The wheat markets went into the January 12th WASDE report on a downer, having retreated over a dollar in the last 15 days. USDA added more fuel to the bear fire in my view with increases in carryover and reduced exports sending prices into new lows on Friday Jan 14th. December 1 stocks were 1,390 billion bushels, down 18.5% from last year. Implied disappearance of 384 million in the second quarter equated to a usage reduction year to year of 16%. If there was a surprise on report day in my view it was that HRW (KC Wheat) acres were lower than anticipated and SRW (Chicago) much higher. Although world prices are trumpeted as higher from those with wheat to sell, clearly, the U.S. needs China business to come anywhere close to USDA estimates in my opinion. At the rate the US is shipping wheat, the USDA could be 50 million bushels too high in its estimates and thus the carryout is headed to 675 (mbu), from 628 currently. Wheat export news will be one key to futures direction, and any improvements could help stabilize prices. I look for the winter wheat outlook to come into focus in early February, when various states will update their ratings of wheat crop conditions. Dryness continues to grip the U.S. Plains, leading to potential concern for high acreage abandonment. Northern Plains conditions potentially affecting spring wheat plantings may also be a price factor. I included a May Kc wheat vs May Chicago. We closed last week at 3.6 cents KC over Chicago. Looks to me like Chicago wheat can continue on KC amid an unwind of long KC/Chicago wheat spreads and to a lesser extent selling wheat vs corn. New crop contracts on these spreads is where to enter for a bigger protracted bounce in my opinion, but if you are looking for a short term bounce from a near term oversold condition, see if the gap holds at 1 cent KC Wheat over which is essentially the 50 percent retracement of the last summers low, to this Falls high.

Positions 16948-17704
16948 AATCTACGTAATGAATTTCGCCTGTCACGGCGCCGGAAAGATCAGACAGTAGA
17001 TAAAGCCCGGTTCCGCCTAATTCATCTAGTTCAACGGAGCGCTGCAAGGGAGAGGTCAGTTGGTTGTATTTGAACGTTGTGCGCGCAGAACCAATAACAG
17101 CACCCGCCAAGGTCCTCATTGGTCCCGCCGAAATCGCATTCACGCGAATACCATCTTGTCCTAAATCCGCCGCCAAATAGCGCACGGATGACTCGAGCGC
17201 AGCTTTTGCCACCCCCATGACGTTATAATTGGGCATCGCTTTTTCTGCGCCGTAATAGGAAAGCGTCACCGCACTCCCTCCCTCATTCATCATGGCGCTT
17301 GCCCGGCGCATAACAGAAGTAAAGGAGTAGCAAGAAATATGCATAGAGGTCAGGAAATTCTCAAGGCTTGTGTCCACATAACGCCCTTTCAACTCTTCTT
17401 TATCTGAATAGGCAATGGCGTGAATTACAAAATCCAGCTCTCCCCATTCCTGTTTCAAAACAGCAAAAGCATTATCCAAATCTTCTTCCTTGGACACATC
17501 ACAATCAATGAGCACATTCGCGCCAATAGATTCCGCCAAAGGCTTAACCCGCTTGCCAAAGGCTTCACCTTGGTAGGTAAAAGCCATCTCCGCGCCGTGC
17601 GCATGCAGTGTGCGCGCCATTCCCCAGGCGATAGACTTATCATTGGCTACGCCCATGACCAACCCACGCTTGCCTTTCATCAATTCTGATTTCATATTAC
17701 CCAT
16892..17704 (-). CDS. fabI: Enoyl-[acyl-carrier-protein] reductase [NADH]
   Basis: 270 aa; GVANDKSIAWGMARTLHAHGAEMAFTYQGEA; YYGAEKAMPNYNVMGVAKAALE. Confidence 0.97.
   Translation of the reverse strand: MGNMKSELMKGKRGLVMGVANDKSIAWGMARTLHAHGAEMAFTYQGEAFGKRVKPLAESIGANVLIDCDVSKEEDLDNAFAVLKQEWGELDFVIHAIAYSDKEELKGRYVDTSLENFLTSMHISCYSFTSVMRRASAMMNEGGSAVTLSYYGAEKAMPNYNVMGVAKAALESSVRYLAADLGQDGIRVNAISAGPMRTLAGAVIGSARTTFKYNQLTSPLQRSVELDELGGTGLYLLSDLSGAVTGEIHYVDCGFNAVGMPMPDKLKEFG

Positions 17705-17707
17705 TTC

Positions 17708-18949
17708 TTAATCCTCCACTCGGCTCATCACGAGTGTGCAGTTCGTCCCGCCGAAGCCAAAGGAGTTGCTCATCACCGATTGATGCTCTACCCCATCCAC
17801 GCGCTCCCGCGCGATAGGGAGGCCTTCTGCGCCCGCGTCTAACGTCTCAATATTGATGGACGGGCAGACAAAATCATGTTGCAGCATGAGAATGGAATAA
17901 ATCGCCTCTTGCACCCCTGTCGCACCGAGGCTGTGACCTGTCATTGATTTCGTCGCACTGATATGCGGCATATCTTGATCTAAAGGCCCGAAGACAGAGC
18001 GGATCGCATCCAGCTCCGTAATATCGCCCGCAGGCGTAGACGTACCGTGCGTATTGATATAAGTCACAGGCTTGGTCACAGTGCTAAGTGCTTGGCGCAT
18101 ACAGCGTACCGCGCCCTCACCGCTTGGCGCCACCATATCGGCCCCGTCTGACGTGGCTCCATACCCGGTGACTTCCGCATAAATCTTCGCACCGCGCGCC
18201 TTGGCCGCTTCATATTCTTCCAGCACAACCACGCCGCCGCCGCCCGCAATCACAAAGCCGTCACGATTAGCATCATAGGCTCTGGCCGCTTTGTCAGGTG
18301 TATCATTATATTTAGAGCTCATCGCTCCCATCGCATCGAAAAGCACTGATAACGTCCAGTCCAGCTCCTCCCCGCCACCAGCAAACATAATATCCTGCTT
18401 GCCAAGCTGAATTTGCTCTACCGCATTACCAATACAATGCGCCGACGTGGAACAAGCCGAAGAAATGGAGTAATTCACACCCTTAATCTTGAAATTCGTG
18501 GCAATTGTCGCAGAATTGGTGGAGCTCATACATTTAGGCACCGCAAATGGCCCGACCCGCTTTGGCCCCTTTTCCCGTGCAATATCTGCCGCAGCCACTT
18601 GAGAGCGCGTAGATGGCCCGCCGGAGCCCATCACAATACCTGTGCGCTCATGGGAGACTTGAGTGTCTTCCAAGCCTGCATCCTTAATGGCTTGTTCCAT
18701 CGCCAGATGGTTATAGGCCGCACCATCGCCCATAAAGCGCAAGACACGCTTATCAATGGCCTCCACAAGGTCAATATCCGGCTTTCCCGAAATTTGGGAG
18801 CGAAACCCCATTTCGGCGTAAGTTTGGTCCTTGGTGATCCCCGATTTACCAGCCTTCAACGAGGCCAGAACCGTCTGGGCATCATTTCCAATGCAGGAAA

Please join me for a free grain and livestock webinar every Thursday at 3 pm. We discuss supply, demand, weather, and the charts. Sign Up Now
Walsh Trading, Inc. is registered as a Guaranteed Introducing Broker with the Commodity Futures Trading Commission and an NFA Member.
Futures and options trading involves substantial risk and is not suitable for all investors. Therefore, individuals should carefully consider their financial condition in deciding whether to trade. Option traders should be aware that the exercise of a long option will result in a futures position. The valuation of futures and options may fluctuate, and as a result, clients may lose more than their original investment. The information contained on this site is the opinion of the writer or was obtained from sources cited within the commentary. The impact on market prices due to seasonal or market cycles and current news events may already be reflected in market prices. PAST PERFORMANCE IS NOT NECESSARILY INDICATIVE OF FUTURE RESULTS.
All information, communications, publications, and reports, including this specific material, used and distributed by Walsh Trading, Inc. (“WTI”) shall not be construed as a solicitation for entering into a derivatives transaction. WTI does not distribute research reports, employ research analysts, or maintain a research department as defined in CFTC Regulation 1.71.
Vice President Commercial Hedging Division
312 957 8103
888 391 7894 toll free
312 256 0109 fax
53 W Jackson Suite 750
Chicago, Il 60604